SoDash The Beauty and Poetry of Technology - SoDash

The Beauty and Poetry of Technology

A quick look around the SoDash office will confirm that fashion and beauty, have never been our strongest suit. A Beautiful Mind, maybe. A Beautiful Man? Well. We’re working on it. However, what we are passionate about, is creating beauty in technology. Now, let us question – what is beauty? This is a question that philosophy has failed to solve, so it’s very unlikely that a tech blog is going to advance this forward significantly. The Hippias Major, written by Plato, documents a series of discussions between Socrates and Hippias, to define “kalon” – a word that approximates, but doesn’t quite equal, “beautiful” in English. As is the case in almost all Greek philosophy, particularly that of Socrates, the conversation ends without resolution. However, one of these definitions revolves around the concept of being appropriate. In essence, something is beautiful if it completely satisfies the description of what an item should be. For example, a cup of coffee could be classed as beautiful, if it possessed all the enjoyable elements of the drink to a particular individual – some expect certain smells, reactions, tastes, sounds, and other pleasures brought by it. It is only classed as beauty, when it achieves exactly what we desire it to.


That wasn’t bad, was it? Indeed, it almost sounded like we know what we’re talking about (spoiler alert: we don’t). However, in a fairly recent experiment in our downtime, we set ourselves a challenge – what if robots, could write poetry? Would they exceed expectations, and find that level of beauty – in this case, the beauty of hand-crafted poetry tailored to the individual. Exciting, don’t you think? Well, we thought it was. But why poetry? At SoDash, we’re passionate about understanding human interaction, and moulding our systems to accommodate and manage it in the best way possible. Voltaire once described poetry as “the music of the soul”. Wordsworth, more eloquently and accurately, describes it as “the spontaneous overflow of powerful feelings.” Sentiment analysis and emotion management is what makes us tick, so naturally, poetry was the best test.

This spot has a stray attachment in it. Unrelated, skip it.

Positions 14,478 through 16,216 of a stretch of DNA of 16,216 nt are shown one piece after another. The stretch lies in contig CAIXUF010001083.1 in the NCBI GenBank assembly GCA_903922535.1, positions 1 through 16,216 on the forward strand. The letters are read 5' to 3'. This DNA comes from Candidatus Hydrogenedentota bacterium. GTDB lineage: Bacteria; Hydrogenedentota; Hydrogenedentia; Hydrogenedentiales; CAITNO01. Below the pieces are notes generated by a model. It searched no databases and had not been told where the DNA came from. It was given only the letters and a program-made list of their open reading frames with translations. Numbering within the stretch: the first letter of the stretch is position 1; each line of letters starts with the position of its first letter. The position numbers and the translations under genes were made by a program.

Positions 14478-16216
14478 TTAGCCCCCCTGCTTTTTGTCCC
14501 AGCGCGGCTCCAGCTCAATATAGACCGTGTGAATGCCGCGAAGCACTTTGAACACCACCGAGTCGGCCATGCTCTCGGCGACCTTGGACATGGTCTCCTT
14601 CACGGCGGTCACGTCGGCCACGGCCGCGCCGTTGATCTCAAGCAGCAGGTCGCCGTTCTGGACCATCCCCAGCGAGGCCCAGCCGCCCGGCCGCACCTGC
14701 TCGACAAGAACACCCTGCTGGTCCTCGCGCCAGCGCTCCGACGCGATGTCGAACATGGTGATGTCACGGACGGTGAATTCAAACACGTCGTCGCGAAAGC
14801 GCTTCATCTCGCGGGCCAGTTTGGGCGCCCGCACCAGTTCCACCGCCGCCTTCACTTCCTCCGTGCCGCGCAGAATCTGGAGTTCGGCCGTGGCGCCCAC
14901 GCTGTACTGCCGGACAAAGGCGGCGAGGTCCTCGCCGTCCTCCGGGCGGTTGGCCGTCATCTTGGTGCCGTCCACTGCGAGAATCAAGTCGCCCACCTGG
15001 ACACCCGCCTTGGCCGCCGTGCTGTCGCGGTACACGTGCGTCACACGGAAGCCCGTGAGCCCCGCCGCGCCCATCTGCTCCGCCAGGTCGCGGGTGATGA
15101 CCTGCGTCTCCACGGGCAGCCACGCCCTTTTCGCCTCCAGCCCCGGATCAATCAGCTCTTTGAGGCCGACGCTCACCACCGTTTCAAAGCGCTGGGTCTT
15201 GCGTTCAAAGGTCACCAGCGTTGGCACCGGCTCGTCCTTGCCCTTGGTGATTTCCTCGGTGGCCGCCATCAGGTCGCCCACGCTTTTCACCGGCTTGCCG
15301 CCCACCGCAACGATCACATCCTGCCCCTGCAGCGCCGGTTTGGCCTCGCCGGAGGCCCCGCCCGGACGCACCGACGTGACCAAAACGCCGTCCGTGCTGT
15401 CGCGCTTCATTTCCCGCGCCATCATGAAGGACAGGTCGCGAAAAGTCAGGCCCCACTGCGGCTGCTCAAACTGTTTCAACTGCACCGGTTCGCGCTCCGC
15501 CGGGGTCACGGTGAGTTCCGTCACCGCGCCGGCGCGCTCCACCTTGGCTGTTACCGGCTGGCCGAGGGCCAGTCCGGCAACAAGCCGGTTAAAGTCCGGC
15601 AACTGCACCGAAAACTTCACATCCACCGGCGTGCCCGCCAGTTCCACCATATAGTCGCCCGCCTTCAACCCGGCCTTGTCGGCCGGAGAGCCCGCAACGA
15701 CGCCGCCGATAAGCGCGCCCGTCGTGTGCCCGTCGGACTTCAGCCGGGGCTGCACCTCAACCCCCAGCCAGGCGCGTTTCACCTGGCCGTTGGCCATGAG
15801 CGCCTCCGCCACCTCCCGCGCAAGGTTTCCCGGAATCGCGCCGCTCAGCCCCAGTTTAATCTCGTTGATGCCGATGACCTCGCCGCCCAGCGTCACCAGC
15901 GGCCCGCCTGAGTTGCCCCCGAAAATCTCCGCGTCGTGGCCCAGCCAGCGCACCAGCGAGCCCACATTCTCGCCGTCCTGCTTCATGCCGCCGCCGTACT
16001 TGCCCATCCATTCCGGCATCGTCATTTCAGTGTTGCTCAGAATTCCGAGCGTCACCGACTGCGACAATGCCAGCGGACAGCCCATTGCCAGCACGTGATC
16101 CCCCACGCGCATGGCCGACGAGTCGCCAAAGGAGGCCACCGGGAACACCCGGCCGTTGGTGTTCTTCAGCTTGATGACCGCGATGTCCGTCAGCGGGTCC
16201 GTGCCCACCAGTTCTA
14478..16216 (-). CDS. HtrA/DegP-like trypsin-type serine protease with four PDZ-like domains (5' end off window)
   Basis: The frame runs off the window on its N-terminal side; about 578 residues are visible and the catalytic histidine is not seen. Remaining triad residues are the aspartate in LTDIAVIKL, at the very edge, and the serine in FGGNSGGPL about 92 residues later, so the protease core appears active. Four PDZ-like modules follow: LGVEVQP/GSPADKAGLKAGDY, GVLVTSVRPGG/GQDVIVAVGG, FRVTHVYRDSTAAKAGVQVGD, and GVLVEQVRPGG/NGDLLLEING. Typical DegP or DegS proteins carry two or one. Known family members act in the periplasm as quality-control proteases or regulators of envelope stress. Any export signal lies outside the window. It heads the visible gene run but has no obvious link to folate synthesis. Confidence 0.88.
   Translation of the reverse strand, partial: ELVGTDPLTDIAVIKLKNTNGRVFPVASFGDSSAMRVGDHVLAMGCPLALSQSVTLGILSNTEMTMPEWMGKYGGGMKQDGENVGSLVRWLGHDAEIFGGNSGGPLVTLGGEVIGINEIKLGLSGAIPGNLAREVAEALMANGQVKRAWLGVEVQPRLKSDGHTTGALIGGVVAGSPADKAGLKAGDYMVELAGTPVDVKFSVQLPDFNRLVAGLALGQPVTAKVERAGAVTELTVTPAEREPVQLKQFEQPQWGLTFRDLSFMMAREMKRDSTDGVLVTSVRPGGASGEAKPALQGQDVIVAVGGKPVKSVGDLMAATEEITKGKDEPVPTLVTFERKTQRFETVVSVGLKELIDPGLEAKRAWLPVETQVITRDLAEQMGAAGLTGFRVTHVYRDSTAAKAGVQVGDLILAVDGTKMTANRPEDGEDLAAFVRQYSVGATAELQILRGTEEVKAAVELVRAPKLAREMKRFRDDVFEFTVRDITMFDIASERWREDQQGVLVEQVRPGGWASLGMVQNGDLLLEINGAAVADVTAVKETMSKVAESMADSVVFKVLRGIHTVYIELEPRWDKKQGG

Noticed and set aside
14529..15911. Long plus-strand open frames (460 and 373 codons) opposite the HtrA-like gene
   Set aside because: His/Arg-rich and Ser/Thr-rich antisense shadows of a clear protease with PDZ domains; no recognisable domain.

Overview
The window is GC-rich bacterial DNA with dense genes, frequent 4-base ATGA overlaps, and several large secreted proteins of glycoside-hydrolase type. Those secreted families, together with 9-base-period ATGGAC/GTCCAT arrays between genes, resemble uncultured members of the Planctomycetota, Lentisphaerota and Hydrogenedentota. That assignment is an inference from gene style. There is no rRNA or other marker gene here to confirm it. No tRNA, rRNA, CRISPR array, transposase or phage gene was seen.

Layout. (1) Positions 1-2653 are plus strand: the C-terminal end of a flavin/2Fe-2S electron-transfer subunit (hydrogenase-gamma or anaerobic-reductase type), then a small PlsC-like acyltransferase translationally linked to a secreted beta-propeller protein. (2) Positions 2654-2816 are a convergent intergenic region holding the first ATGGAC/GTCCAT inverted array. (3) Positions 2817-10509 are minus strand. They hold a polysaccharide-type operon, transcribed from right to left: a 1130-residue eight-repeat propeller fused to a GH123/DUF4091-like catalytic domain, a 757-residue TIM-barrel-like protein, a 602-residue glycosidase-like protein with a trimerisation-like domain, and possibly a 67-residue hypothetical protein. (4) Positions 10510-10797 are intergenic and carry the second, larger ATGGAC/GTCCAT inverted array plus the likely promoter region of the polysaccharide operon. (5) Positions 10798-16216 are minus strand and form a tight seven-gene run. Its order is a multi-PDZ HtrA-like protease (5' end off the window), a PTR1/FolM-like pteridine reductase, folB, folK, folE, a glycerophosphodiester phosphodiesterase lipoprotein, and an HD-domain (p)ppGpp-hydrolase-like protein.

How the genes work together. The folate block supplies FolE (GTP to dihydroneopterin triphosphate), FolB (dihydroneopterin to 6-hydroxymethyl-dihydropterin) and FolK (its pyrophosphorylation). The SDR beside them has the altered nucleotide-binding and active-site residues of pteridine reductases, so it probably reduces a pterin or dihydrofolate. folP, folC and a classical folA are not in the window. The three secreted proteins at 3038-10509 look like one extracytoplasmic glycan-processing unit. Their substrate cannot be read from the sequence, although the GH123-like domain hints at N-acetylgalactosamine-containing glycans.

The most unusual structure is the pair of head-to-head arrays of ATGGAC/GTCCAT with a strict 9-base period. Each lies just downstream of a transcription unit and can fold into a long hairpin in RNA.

We therefore set out to create our Haiku AI. What follows is going to be a little alienating to the casual reader, but for those interested to know how we did it, here’s a quick rundown. If not, skip to the next paragraph – it’s not often we’ll actively choose to be ignored, but in this instance, it feels fair. The Haiku corpus was developed, through the use of a POS tagger, and the development of grammatical skeleton fragments. Through an n-gram model and the creation of topic vectors, the general text corpus for the AI to be based around was created, which combined with the skeleton fragments made a full Haiku template. We then proceeded to assign syllable counts to slots, and filled it in using n-gram and topic-related scores – resulting in, your tailored Haiku. Onward, to testing…


So, how did we do. The answer is, not that bad. We ran a survey, and generated a Haiku for 4 topics, and for each topic 4 poems: one competition winning human haiku, one “random” human haiku (picked from Reddit’s haiku thread), one randomly sampled AI haiku, and one where we generated a set of AI haiku and picked the best. We then proceeded to a Turing test, to see if people could distinguish between man and machine. Overall, people could distinguish whether the author was human or computer. However, 31% considered the AI poems to have been human written – compared with 67% for actual human poems. Indeed, this rose to 43% for the quality-filtered AI poems, and of the 8 AI poems in the evaluation, one received a majority verdict that it was human-written. Reassuringly, of the good AI poems, 84% were considered on-topic, compared to 78% of good human poems – so while we lacked the human beauty, we out-performed human focus.


Where does this lead us? The haiku is a blend of two separate concepts, fused together. We hope to see this moving towards concept blending, and managing multiple concepts to find derived meanings for each individual component of speech. We also hope that this moves towards collaborative AI, enabling AI-to-AI, and AI-Human collaboration. It also helped inspire our work on language processing and automation, SoGrow. For those interested to learn more, and review the project yourself – you can access it by clicking here.

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